1. During a match, do you care about morality? Do you think about hurting someone or you do anything in order to win?

 

During the match the first thing you care about is your team and yourself, of course. Your enemies do not really matter therefore you do everything. Okay, if it happens to be one of your friends in the other team, you do not punch him too hard but still tough; but it’s not about fighting. Water polo is a sports game with a ball is not about boxing, so the main point and our objective is to win with fair play and to be the best. If you play it means you are there because you have to win.

 

 

  1. How the career of a player can evolve?

 

You start when you are around seven years old. You have your first competition when you are about 11. You have six years in youth teams than comes the Ob1 if you are good enough. The best players are between 25 and 29 years of age. (Usually) when you are young the point is to play a lot, to train very hard in order to improve yourself. OB1 is a lot different than youth championship, it is much faster, the players are stronger, and if you are still young, you don’t have the respect from others, you must fight for it.

 

  1. What was your worse injury? Or if you didn’t have then what is the worse injury one can have?

 

I had an operation on my right shoulder, a bone was broken. Usually that’s the worst one can have: broken shoulder, hand, finger…or face. Because of my shoulder injury I had to rest about two months, I couldn’t play and it was very difficult to recover after it.

 

  1. Are politics involved in water polo?

 

No I don’t think so. The 1956 story is completely different; it doesn’t really exist anymore nowadays.

 

  1. What does water polo mean to you?

 

It’s not just a hobby or a sport you do, is a lifestyle. If you start to play it once, you will be a part of it forever. It becomes you. I cannot imagine my life without water polo, it is a part of me and I am a part of it.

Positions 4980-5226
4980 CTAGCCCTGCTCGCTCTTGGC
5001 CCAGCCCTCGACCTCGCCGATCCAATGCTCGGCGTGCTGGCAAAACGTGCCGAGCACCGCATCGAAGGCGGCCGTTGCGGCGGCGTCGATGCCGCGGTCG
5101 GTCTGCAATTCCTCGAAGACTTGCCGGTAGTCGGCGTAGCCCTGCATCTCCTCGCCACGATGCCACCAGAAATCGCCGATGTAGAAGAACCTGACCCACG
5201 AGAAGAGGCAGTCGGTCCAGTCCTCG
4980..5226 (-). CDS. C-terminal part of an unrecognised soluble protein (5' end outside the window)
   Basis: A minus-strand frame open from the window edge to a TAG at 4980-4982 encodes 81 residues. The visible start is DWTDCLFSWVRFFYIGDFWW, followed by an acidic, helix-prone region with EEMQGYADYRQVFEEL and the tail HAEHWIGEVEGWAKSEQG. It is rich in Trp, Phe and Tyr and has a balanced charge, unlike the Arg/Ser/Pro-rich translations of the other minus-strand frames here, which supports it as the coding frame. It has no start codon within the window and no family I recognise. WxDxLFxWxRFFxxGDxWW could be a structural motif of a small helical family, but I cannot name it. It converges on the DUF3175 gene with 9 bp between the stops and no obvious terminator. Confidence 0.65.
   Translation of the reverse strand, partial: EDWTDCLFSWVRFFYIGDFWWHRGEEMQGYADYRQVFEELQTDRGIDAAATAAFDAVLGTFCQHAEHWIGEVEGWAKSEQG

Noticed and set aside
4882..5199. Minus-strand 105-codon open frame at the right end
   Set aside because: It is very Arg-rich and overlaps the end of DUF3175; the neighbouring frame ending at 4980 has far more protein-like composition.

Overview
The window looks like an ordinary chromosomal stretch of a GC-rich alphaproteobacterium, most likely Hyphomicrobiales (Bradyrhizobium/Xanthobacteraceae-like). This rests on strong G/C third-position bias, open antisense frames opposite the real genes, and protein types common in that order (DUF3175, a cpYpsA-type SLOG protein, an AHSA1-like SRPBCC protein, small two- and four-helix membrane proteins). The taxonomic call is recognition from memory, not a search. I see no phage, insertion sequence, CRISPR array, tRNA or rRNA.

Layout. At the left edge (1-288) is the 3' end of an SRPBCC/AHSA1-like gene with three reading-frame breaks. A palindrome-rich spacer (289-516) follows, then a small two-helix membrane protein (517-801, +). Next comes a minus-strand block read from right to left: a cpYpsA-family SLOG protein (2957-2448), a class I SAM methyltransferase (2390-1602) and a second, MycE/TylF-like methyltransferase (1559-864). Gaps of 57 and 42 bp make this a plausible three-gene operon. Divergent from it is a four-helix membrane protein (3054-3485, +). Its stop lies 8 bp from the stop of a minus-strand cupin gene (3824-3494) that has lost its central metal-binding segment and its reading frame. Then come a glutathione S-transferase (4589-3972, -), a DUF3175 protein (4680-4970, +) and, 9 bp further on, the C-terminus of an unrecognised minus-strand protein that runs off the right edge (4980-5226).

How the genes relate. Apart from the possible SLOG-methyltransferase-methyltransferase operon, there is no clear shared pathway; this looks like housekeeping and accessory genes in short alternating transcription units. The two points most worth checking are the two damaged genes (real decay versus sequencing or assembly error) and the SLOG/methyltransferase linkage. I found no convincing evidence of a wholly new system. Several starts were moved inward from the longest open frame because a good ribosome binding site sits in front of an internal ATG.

1. What do you think about feminine water polo?

 

I think it is nice, girls are trying their best to play and some succeed, but it’s not made for them. It is a hard sport, which involves a huge physical effort… it is not a women’s sport in my opinion, but that’s nice that they try it and love it.

 

  1.  What is your team now?

 

The name of the team is KSI. It is mainly composed by young players and some older with a focus on the youth generation; the main point being them playing in the highest division of Hungary.

 

  1.  Is there a difference between playing in Hungary and in some foreign country?

 

The way of playing and of trainings would be a big difference. First of all, there, they start playing when they are ten years old; however in Hungary, they start earlier. This difference has an impact on players when they grow older. Moreover, there are less trainings so it’s easier from the physical point of view.

The Hungarian Championship in the first division is the hardest of the world and usually the teams are composed by players from “water polo nations” such as Croatia, Montenegro and Serbia.

 

  1.  What are the predictions for Wednesday, October 8th?

 

On the 8th October, there will be the first match from the Hungarian water polo Championship. The match will be against Debrecen.  Personally, I think that on Wednesday we could win, even if they have a stronger team. We really are a team and communicate with each other; we can understand the next actions from the other player, so I think we will surprise Debrecen. It will be for sure a hard game. If our defence will be good we have all the chances to win. I used to play for Debrecen so it will fun to play against my friend who is still in that team.

 

 

 

  1. Do you see me playing water polo? If yes, which position?

 

(Laughing)

Not really, but if you want it so bad I think you would be okayish as a wing player because you are small therefore maybe fast; but your body is not made for water polo. I think you should stick to your supporter position.